A Way with Words by Cynthia MacGregor
Sometimes we writers don’t realize how lucky we are. Not only can we make something resembling a living with our talent, but it comes in handy in everyday life, too. Most of us can sit down and write a thank-you letter and even, if necessary, a condolence note without tearing our hairs out one by one during the process. Few of us get tongue-tied in social situations—most of us can “write out loud” as well as on paper. And when my S.O., an intelligent fellow who’s done a bit of public speaking in his time, has to write a letter to a customer (he’s an eBay merchant and sometimes gets inquiries or <gasp> complaints), he always asks me to write the letter. I have no problem finding the right words. He seems to struggle.
So you see, it’s not just in writing for a living that our gift, our talent serves us. It comes in handy in “real life,” too. But it took me a long time to realize that not everyone was as comfortable trying to express themselves, or found it as easy to sit down and write a letter.
When I realized that, finally, I decided to capitalize on that fact and help others in the process. I wrote a book, I’m at a Loss for Words, which offers sample letters and spoken-aloud suggestions for everything from writing a thank-you for a gift you hate to talking to your neighbor about his dog always pooping on your lawn. The book covers personal/social situations, personal business letters (e.g. letters of complaint when merchandise is not as ordered or an appliance malfunctions; letters to your landlord or tenant), and letters that people who own small businesses will find useful. There are also some toasts and other speeches, so if you find yourself nominated for an award or called upon to raise a glass at your brother’s wedding, you won’t be caught short for what to say.
The book, originally published in paperback by Adams, went out of print some years ago but was recently re-released as an e-book by XoXo Publishing. https://www.xoxopublishing.com/shop-online/index.php?main_page=index&cPath=119
But that book led me to think of another. The Art of Social Conversation was originally published as an e-book by a company that went under. They never paid me any royalties, but they did revert my rights, and I re-placed the book with XoXo. As I write this, The Art of Social Conversatiion has not yet been released by XoXo, but by the time you read this, it very well may have been.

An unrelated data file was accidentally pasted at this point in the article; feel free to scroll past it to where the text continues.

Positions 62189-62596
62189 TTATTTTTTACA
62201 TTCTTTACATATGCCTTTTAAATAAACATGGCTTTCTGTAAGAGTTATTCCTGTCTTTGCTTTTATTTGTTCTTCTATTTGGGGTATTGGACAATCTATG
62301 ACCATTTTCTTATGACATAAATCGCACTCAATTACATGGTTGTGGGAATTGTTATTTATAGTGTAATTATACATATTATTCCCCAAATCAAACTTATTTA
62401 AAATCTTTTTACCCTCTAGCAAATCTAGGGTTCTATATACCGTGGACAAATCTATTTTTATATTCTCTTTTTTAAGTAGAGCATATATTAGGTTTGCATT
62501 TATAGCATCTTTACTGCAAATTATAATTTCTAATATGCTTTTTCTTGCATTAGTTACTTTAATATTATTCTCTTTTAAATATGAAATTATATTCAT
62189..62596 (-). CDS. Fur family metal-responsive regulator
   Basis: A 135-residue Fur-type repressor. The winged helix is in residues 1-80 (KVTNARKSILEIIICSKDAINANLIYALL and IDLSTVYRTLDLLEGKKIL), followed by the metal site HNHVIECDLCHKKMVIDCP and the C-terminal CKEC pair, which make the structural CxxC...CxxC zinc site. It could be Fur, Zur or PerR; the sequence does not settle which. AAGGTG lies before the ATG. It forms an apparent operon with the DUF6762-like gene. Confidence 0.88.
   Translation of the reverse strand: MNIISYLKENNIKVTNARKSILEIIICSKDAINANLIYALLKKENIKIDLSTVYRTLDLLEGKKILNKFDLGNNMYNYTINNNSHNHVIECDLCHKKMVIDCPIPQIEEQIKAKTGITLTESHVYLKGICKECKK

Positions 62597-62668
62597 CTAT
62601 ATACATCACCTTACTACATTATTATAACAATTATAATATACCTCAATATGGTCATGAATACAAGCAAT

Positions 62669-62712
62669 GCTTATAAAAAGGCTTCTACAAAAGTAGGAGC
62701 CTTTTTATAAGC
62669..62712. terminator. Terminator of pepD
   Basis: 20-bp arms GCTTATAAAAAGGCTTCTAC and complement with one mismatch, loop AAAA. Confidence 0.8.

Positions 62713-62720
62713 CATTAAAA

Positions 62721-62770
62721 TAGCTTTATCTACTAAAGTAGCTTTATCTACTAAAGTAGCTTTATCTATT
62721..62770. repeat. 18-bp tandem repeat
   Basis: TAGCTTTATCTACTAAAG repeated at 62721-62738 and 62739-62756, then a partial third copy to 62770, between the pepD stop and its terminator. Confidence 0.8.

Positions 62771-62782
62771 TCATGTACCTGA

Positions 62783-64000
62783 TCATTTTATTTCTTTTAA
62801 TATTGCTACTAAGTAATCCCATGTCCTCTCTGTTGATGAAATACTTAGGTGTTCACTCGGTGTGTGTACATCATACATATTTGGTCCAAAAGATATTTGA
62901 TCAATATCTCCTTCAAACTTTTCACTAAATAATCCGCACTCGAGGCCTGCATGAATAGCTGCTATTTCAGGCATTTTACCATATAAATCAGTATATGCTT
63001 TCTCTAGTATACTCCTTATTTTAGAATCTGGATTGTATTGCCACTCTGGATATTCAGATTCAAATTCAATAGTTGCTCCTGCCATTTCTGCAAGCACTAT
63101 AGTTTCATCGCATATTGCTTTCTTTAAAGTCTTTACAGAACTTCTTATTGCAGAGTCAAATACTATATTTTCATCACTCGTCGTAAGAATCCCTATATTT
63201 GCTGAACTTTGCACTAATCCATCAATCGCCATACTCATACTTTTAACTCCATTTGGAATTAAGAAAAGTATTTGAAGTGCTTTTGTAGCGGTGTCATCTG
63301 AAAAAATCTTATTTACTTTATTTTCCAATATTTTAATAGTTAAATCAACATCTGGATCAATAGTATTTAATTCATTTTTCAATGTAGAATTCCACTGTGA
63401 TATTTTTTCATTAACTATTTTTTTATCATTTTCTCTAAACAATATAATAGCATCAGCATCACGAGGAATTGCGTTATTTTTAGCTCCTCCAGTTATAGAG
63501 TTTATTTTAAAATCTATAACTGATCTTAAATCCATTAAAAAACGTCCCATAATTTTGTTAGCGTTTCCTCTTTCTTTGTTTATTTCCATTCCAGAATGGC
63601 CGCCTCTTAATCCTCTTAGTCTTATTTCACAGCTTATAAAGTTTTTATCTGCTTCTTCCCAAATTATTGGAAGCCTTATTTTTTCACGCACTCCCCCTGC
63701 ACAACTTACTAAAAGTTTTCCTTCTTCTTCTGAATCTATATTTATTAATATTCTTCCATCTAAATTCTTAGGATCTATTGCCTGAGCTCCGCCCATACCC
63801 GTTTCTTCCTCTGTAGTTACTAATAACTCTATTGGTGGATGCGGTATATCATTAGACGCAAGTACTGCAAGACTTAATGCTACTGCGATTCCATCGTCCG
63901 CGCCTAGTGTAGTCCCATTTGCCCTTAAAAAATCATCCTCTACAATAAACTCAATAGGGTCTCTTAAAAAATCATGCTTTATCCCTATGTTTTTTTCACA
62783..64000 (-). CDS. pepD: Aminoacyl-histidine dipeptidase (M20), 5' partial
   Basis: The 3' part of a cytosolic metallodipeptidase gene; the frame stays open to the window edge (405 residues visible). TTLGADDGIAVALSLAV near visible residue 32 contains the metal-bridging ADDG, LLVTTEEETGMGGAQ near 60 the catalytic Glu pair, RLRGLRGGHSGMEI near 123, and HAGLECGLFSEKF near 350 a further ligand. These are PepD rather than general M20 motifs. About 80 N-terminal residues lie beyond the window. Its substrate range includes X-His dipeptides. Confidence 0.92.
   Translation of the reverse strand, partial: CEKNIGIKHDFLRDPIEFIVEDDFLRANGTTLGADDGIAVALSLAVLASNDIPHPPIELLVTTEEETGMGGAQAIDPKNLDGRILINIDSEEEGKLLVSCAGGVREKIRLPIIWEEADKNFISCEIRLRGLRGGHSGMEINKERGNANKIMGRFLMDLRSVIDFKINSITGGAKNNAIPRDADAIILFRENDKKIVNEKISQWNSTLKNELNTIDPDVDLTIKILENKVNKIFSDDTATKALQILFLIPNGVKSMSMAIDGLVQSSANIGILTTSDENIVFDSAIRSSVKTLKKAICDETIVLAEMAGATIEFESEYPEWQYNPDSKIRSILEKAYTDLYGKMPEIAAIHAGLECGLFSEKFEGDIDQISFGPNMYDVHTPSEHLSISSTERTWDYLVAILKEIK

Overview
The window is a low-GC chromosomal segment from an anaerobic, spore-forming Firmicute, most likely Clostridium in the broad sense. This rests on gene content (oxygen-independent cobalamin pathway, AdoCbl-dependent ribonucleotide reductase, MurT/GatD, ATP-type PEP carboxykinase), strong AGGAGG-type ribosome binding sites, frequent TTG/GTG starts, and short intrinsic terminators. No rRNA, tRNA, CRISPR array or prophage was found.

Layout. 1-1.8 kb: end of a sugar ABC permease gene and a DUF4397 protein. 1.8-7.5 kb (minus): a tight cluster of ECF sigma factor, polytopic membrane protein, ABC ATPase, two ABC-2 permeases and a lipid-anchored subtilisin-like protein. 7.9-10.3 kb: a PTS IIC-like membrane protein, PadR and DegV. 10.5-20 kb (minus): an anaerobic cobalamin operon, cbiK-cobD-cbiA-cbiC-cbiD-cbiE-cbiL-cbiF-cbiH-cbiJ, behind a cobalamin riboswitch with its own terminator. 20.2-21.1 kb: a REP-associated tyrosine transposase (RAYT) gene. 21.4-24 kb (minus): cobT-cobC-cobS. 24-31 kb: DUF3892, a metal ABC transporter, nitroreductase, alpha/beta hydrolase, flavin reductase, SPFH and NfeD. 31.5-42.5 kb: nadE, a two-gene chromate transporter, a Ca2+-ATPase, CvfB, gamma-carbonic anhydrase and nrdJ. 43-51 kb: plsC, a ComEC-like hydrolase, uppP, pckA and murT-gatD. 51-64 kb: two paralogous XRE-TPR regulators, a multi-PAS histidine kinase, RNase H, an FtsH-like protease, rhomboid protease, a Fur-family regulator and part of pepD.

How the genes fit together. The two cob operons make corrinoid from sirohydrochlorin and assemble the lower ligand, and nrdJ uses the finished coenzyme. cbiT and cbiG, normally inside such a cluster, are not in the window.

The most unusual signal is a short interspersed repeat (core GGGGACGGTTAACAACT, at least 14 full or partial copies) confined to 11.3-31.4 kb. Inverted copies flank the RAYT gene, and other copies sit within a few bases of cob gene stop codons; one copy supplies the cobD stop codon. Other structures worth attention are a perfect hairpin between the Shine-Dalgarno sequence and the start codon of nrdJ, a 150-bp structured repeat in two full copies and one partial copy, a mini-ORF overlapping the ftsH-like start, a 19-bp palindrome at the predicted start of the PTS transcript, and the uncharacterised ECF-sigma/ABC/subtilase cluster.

And it’s not just in worldly conversations that some people stumble for the right words. Some folks have trouble talking to God, too. For them, I wrote Everybody’s Little Book of Everyday Prayers, which is kind of a what-to-say-to-God book, but it covers a multiplicity of subjects, from everyday grace to a variety of special occasions, for individuals or families, and includes prayers for kids. It’s non-denominational, non-sectarian—Christian, Jewish, Moslem, or a member of some other religion can all use this book. XoXo Publishing has this one, too. Find it at https://www.xoxopublishing.com/shop-online/index.php?main_page=index&cPath=113
There’s one more for people who have trouble finding the right words: How to Apologize Effectively, which, again, hasn’t yet been published as I write this, but may well be out by the time you read this…and again, XoXo will be the publisher.
But all this writing of what to say in certain situations just brings home to me how lucky I am to have a facility for words. (What I don’t know is when to shut up—I have a tendency to reiterate and/or to just go on at too much length. I am better now about that than I used to be, but my spoken verbiage could still use a bit of pruning <g>.) I don’t stutter or stumble or stand silent at social gatherings. I don’t need a couple of drinks to loosen my tongue. I don’t clam up when introduced to new people. And I don’t have trouble writing letters…or much of anything else.
I have always wished I could sing. I have always wished I could play piano. I still wish I possessed those talents. But you know what? I’m very grateful that God gave me the talent He did. And, though it took me a long time to realize it, I know now that it serves me not only in my career but in everyday life.
Now if only I could find the right words to talk myself out of the mess I’m in with the IRS!
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Full-time freelance writer/editor Cynthia MacGregor has had 54 books published conventionally and over 50 as e-books. She lives in South Florida with her SO, and works seven days a week joyfully. “There is no one in the world I’d want to trade lives with,” she avers. Her life includes writing and editing “almost anything for almost anyone,” though she doesn’t handle grant proposals or college papers. Her writing assignments for clients have ranged as far afield as two scripts for promotional videos for aviation-related businesses and catalog copy for a purveyor of “marital aids” (yes, sex toys). Cynthia has taught evening classes for adults in writing, public speaking, and cooking, under the auspices of her local school system. Cooking is her chief hobby, though she enjoys reading too, and also writing just for fun. She is a member of the online punsters (wordplay) group PUNY and was named Punster of the Year several years ago by the International Save the Pun Foundation. (Yes, there really is such an organization!)